I like to combine watercolour with line work and some empty space. I want to create a skeletal foreground while taking the eye back onto the density of the forest.

This reminds me of a path through bamboos. It would benefit from more colour contrast. The original includes ochre and has more variety than shows up here.

This is hazy – only a suggestion of tree outlines. This would work when the trees are intended to be in the background.

This was an attempt to increase the abstraction. The background consists of random brush marks in dilute, transparent paint. I used the edge of a piece of plastic to create the suggestion of branches in the wet paint. The indian red watercolour is opaque which brings the trunks further forward – the wood remains translucent and relatively airy. Quite like this effect – not sure about the indian red, though. Will explore this further.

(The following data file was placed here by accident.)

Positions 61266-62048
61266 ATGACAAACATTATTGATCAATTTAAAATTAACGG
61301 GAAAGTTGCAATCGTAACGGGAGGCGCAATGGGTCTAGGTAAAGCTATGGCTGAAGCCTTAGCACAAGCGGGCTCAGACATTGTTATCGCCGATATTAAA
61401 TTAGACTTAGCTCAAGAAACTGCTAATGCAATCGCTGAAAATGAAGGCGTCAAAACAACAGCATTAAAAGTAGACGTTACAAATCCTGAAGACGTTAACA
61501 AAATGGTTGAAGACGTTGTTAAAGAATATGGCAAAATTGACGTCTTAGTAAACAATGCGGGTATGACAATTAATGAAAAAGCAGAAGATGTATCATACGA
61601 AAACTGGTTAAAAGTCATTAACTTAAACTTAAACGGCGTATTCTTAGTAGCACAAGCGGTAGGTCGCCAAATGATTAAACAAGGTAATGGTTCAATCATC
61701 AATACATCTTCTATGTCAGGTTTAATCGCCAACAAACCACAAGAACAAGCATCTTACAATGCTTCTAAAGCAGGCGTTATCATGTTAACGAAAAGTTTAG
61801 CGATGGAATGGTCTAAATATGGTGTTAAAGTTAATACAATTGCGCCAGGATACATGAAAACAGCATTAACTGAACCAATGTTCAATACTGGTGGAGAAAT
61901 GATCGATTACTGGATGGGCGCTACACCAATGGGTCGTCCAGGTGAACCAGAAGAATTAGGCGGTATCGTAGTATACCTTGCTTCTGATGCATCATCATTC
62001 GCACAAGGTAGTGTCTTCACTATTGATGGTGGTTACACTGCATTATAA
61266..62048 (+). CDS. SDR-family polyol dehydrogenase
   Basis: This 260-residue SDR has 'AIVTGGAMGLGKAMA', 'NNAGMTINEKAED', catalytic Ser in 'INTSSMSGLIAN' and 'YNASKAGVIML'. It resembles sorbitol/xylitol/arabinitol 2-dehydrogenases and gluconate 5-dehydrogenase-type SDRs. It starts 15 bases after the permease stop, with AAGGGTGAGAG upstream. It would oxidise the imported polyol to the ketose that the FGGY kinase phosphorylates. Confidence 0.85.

This time, I stayed with the semi-abstract approach and drew tree and trunk outlines onto a transparent ground of greens and lemon yellow. I used a darker blue-green mix with a dry brush to create a sense of contrast.

To escape the greens, I used a pale, translucent ochre wash and created elongated shapes from it using a darker wash. As an idea it could be developed and integrated into a larger image. It does not really work on its own. Creating more obvious shapes through utilizing negative space more deliberately could be tried.

This was created using a printing technique with acrylic paint. This technique is essentially decalcomanie. The paint was left over from something else. I applied paint roughly to some torn paper shapes and then printed the shapes onto the watercolour paper. Applying light pressure to the paper shapes for a few seconds and then lifting the paper off carefully produced random colour and texture. I then drew around them with a fineliner to create tree shapes and added an outline for some contrast. Not sure that I would integrate this technique into a drawing, certainly not while drawing en plein air. However, the technique is fun to use and the outcome always unpredictable – which is part of the fun. .